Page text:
Among the flat, mournful coastal seas around Felixstowe and the mouldering remains of the Maunsell sea forts is one of Britain's most cherishable oddities - the self-proclaimed 'Principality of Sealad.' Decommissioned by the authorities in the 1950s, the fort became host to one of several of the famous pirate radio stations that boomed during the early 1960s as an alternative to the established radio stations.
Paddy Roy Bates seized and occupied the fort in 1967, initially to establish his own pirate radio station, but by 1975 he had developed a grander vision - to make the fort a legal 'nation.' A constitution was drawn up, as well as the other accoutrements of a legal state - a flag, coat of arms and passports were issued. Bates himself became the 'king' of Sealand.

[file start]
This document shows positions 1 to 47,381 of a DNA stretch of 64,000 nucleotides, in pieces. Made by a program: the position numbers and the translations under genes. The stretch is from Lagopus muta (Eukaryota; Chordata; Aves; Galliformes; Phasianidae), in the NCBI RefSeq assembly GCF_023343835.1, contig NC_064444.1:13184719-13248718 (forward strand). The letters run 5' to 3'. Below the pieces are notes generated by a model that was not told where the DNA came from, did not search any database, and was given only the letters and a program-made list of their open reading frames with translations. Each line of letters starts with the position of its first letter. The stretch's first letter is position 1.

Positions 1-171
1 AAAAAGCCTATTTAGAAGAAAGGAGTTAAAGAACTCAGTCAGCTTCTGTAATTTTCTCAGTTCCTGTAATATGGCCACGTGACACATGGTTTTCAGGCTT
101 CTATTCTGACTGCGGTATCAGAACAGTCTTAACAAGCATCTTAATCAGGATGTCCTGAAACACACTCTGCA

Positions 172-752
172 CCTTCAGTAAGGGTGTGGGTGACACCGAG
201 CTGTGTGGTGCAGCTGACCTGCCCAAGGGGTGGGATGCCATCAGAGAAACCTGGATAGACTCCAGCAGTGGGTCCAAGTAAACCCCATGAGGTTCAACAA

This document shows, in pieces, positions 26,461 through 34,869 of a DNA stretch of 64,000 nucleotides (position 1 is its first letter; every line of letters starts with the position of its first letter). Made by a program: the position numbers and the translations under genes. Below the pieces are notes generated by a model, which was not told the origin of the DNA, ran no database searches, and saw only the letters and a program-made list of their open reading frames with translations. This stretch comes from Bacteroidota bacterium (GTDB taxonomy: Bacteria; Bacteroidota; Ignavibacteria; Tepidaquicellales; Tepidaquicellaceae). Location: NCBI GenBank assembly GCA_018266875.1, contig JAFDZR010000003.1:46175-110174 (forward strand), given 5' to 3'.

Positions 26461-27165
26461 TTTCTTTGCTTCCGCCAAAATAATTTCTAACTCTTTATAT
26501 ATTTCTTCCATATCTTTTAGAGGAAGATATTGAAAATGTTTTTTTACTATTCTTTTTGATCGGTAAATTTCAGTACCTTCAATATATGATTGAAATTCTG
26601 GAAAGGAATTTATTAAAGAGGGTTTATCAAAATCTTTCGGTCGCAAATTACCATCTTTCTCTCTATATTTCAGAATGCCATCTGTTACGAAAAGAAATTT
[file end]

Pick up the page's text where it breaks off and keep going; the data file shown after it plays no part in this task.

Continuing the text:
Despite having no official legal recognition, Sealand has issued many thousands of passports and been involved in a couple of minor 'international' spats with the U.K., Germany and Holland.